• How ready are my students to take control?

  • How much can I trust that what's important in the subject matter will be covered if I release some control?

  • How will I know whether the students are really learning?

  • If I begin to release control, what is my new role with students?

The "Personalizing Sound Board" shows seven key elements of personalized learning that teachers can adjust: Goals; Inquiry and Idea Generation; Task and Audience; Evaluation; Feedback; Instructional Plan; and Cumulative Demonstration of Learning. Here are some thoughts about the way each of these elements can vary as teachers and students co-create instructional designs on a continuum that moves from teacher-generated learning to independent, creative, and student-centered learning.


Control of Goals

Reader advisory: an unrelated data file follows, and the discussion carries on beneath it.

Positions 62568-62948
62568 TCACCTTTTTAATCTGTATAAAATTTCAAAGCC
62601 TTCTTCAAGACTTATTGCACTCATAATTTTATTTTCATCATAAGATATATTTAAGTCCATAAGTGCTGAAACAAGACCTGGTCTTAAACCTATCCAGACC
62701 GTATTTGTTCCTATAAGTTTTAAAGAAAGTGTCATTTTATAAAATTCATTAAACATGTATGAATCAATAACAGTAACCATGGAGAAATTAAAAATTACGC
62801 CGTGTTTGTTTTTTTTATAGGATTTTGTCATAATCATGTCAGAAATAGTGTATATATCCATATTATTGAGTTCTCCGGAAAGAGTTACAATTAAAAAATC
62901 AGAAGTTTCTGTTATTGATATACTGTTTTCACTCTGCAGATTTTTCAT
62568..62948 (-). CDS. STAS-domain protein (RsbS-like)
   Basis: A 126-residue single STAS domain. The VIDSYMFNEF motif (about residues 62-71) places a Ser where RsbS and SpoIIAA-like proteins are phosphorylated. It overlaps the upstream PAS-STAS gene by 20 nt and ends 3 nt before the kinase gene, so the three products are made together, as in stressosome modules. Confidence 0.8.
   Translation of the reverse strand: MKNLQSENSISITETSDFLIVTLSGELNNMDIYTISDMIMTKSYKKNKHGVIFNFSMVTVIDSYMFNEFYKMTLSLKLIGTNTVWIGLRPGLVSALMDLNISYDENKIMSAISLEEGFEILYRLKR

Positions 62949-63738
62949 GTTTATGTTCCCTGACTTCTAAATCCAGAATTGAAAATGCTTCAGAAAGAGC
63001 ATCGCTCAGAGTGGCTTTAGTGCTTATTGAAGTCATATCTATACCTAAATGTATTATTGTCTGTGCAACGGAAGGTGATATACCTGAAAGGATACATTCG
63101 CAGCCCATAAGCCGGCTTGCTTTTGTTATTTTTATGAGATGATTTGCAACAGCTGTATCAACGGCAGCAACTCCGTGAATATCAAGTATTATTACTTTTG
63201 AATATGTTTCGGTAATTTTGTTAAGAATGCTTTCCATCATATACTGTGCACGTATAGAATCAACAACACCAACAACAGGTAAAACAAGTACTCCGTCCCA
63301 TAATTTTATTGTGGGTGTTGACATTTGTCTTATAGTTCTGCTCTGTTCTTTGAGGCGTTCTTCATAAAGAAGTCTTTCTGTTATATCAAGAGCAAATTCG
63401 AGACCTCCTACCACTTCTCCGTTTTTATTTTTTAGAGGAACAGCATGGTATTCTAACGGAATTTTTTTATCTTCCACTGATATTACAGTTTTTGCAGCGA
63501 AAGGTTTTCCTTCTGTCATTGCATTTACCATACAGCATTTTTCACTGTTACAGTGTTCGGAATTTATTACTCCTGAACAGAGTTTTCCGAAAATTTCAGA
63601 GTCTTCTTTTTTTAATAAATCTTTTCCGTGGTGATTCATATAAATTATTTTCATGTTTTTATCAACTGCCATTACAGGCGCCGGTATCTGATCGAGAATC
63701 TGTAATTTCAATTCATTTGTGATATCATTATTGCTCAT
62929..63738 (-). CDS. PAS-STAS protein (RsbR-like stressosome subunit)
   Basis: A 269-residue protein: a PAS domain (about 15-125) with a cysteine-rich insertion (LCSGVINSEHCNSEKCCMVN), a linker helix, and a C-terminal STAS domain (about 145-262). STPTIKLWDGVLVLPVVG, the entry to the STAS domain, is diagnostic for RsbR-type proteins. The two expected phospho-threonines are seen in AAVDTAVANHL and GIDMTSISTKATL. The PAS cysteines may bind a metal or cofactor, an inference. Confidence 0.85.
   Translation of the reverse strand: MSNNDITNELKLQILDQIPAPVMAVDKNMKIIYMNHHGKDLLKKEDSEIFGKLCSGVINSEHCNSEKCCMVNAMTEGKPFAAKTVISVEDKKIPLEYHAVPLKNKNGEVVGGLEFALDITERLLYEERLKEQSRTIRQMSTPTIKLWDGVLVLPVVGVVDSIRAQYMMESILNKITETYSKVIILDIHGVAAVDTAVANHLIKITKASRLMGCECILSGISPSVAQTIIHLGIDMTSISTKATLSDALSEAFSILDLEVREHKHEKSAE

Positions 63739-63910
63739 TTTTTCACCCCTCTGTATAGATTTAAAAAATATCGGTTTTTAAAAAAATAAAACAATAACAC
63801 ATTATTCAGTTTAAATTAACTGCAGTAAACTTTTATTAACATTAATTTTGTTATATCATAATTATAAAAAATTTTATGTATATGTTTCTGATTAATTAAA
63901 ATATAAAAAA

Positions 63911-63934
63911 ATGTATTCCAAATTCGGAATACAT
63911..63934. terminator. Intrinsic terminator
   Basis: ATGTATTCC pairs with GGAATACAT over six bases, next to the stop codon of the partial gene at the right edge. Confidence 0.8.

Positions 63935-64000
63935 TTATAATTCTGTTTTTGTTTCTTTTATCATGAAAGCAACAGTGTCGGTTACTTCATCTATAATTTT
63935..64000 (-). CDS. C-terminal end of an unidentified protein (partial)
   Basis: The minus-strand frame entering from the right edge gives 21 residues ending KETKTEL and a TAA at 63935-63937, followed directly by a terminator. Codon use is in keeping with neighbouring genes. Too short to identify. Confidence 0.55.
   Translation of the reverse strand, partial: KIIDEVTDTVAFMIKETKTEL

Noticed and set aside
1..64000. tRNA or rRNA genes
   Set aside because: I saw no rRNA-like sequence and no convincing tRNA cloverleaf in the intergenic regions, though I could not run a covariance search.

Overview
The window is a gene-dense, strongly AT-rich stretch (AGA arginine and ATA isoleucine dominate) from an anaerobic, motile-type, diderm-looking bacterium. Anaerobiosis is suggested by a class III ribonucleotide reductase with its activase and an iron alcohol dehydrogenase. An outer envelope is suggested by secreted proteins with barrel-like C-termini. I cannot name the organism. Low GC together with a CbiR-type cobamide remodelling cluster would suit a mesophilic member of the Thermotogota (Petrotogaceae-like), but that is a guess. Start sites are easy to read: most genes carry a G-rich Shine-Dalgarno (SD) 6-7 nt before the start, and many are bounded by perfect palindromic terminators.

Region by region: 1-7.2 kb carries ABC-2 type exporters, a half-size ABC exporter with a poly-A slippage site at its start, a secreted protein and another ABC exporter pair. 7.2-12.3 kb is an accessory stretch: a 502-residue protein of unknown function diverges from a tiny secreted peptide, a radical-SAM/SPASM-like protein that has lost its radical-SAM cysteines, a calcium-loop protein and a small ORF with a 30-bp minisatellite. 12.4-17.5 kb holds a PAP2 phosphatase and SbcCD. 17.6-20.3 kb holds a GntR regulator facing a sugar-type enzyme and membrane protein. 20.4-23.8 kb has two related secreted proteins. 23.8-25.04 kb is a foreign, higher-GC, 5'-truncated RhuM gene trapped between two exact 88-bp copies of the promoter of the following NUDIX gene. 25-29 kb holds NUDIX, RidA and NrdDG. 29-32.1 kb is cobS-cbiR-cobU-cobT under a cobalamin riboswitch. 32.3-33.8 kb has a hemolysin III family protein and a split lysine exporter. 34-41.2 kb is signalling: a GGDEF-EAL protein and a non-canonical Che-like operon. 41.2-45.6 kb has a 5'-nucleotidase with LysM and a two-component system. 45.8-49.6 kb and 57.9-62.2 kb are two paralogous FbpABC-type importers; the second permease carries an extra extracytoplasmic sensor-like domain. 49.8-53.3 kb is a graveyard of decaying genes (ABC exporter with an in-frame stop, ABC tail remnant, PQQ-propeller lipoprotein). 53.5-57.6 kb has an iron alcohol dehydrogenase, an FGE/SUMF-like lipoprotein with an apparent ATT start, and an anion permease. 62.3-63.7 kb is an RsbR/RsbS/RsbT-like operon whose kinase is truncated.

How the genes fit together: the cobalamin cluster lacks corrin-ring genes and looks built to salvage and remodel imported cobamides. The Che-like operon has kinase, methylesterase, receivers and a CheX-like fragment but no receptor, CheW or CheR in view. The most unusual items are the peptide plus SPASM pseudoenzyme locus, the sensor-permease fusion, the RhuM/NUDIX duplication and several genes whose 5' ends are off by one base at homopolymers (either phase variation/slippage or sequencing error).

At the teacher-generated end of the Goals element, the teacher identifies the goals on behalf of the student. For example, in a 4th-grade science unit on extreme weather, the teacher might state that the goal for the unit will be for students to understand the causes of hurricanes and tornadoes in the United States.

As we slide the control into the territory of teacher and student co-creation, the teacher and students identify goals together. For example, after initial research on various kinds of dangerous weather patterns, the teacher and students might work together to identify two locations that interest them and key questions they'd like to explore about the kinds of extreme weather that affect these geographic areas.